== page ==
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Question Number: 29593

Law 12 - Fouls and Misconduct 8/9/2015

RE: Competitive Adult

Jack Smith of Sydney, NSW Australia asks...

Is the 'four Ds' advice binding on referees outside of the USA? I'm referring to the following positional paper:

I understand that in the Laws of the Game, the following quote can be found:
Referees should consider the following circumstances when deciding whether to send off a player for denying a goal or an obvious goalscoring opportunity:
˘ the distance between the offence and the goal
˘ the likelihood of keeping or gaining control of the ball
˘ the direction of the play
˘ the location and number of defenders

However, do all four criteria have to be met for referees outside of the USA? Is it possible for a referee to 'consider' one of the above criteria and decide it is irrelevant, based on the other three factors being overwhelmingly, blatantly present?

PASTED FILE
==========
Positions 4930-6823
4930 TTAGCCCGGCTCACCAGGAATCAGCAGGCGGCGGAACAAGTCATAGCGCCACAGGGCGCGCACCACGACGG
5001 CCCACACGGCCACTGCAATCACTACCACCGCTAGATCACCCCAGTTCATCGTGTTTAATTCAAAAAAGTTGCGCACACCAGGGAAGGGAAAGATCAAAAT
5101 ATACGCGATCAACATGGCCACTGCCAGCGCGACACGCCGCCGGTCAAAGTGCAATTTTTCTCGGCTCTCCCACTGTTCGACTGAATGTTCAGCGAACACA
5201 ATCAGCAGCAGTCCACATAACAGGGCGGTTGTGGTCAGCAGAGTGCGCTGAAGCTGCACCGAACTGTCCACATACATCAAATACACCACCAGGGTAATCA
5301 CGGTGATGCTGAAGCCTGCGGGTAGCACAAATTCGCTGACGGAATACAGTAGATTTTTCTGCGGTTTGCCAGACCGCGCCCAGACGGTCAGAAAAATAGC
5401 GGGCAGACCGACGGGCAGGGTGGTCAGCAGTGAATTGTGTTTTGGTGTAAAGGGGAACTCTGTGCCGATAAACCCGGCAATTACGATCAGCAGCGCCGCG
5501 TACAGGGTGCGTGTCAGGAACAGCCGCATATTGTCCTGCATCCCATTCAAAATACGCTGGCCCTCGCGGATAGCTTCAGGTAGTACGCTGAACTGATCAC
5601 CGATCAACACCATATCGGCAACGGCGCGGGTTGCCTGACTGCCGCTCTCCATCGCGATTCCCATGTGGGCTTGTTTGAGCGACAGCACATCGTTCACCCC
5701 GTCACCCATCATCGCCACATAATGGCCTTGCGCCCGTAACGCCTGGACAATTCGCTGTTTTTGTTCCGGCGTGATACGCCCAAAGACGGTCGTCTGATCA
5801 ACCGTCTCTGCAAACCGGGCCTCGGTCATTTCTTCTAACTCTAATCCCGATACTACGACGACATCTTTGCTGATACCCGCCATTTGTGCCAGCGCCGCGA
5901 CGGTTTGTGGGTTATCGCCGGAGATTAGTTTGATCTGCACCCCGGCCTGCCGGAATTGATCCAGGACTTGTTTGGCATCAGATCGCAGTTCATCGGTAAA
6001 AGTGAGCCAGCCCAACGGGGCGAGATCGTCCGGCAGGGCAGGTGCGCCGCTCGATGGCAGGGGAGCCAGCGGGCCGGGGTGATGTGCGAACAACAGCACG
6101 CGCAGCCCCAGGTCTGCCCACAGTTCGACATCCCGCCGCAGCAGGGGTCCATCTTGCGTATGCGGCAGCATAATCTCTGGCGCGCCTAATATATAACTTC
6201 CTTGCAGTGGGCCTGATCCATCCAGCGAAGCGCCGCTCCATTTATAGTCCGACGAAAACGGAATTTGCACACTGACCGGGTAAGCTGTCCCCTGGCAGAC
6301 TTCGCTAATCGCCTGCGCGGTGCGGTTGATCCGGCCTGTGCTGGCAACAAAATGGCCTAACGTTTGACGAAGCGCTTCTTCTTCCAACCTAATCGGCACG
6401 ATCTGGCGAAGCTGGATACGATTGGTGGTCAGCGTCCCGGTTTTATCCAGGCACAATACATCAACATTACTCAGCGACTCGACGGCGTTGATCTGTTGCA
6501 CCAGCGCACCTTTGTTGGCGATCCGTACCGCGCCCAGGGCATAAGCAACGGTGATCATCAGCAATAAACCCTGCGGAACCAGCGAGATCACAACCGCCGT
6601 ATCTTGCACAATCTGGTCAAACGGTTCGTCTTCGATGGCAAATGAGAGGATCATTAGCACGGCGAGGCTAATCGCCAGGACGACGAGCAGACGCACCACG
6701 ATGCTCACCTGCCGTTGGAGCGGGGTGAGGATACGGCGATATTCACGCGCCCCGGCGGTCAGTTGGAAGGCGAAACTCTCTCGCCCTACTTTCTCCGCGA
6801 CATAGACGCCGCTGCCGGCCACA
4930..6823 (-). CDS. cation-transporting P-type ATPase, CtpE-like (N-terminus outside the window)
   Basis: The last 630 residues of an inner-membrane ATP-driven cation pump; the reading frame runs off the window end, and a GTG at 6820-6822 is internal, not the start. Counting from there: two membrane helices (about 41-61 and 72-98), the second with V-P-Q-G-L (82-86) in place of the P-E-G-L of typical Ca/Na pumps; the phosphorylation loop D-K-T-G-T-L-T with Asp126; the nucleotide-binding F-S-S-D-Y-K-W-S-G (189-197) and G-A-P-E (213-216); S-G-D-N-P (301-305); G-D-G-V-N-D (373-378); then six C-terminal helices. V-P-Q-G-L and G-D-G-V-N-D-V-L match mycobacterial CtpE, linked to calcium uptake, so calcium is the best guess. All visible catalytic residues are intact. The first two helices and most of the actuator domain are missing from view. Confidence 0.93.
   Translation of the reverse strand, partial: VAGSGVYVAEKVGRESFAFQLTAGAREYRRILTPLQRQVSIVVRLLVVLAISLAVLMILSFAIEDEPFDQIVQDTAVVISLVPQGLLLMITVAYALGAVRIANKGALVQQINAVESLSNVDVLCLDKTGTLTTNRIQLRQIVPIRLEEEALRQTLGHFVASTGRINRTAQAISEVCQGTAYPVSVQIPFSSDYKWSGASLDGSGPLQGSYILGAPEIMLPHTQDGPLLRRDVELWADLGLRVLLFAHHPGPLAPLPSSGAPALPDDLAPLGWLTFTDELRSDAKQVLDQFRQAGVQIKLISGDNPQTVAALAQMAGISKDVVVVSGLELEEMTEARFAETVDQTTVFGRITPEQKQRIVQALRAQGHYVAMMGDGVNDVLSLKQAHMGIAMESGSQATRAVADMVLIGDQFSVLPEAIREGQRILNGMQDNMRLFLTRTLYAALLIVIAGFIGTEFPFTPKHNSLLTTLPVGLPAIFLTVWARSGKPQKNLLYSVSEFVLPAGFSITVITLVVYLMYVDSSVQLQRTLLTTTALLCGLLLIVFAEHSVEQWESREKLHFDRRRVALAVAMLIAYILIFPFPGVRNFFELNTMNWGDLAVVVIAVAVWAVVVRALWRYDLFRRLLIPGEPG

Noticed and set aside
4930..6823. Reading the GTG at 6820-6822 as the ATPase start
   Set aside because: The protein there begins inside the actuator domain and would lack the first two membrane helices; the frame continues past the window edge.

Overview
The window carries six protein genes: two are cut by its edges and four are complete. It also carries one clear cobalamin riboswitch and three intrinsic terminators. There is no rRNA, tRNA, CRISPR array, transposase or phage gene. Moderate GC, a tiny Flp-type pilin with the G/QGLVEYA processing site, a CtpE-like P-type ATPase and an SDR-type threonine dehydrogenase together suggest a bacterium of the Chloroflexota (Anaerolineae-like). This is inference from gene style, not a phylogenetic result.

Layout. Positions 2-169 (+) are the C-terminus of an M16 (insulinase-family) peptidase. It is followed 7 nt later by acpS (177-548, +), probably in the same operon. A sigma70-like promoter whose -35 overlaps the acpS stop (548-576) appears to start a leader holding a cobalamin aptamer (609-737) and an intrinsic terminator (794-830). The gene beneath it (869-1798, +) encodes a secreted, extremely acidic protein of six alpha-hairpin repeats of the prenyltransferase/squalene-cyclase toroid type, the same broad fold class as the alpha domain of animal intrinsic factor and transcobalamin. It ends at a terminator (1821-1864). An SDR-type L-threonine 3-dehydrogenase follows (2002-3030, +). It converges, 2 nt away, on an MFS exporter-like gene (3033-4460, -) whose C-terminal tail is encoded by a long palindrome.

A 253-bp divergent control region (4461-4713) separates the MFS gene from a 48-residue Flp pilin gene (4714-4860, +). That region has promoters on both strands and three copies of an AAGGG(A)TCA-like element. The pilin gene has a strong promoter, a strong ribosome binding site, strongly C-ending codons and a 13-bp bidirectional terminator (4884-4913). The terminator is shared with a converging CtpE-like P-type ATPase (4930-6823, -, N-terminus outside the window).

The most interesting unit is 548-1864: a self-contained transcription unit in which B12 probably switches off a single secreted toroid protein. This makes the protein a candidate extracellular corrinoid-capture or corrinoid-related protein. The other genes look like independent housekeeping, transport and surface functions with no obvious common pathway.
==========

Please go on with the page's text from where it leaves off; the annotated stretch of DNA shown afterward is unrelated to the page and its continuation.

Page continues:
The incident that had me thinking about this is here:

The 'direction of play' criterion is not met, as when the foul begins, the attacker is facing away from goal, and even when it ends, he has taken a touch towards the touch line, not towards goal. Obviously, it's certainly obvious that a goal would be scored here (probably better than 50-50), but the fact the direction element is missing has me disagreeing with the decision to send-off the goalkeeper.

Answer provided by Referee Joe McHugh

Hi Jack
USSF Advice to its referees through its publications only applies to referees inside the US. That advice changes as the laws are amended. Where current it is however advice that is generally consistent with the IFAB / FIFA advice.
In the case of the denying an obvious goal or goal scoring opportunity advice I can read it as wholly consistent with the IFAB advice.
Yes the wording if taken literally could cause some problems. In the clip you show I would have no difficulty in sending off the player here for denying an obvious goal scoring opportunity because that is what happened. The foul actually prevented the obvious change of direction towards goal so a referee can interpret that all four conditions were present.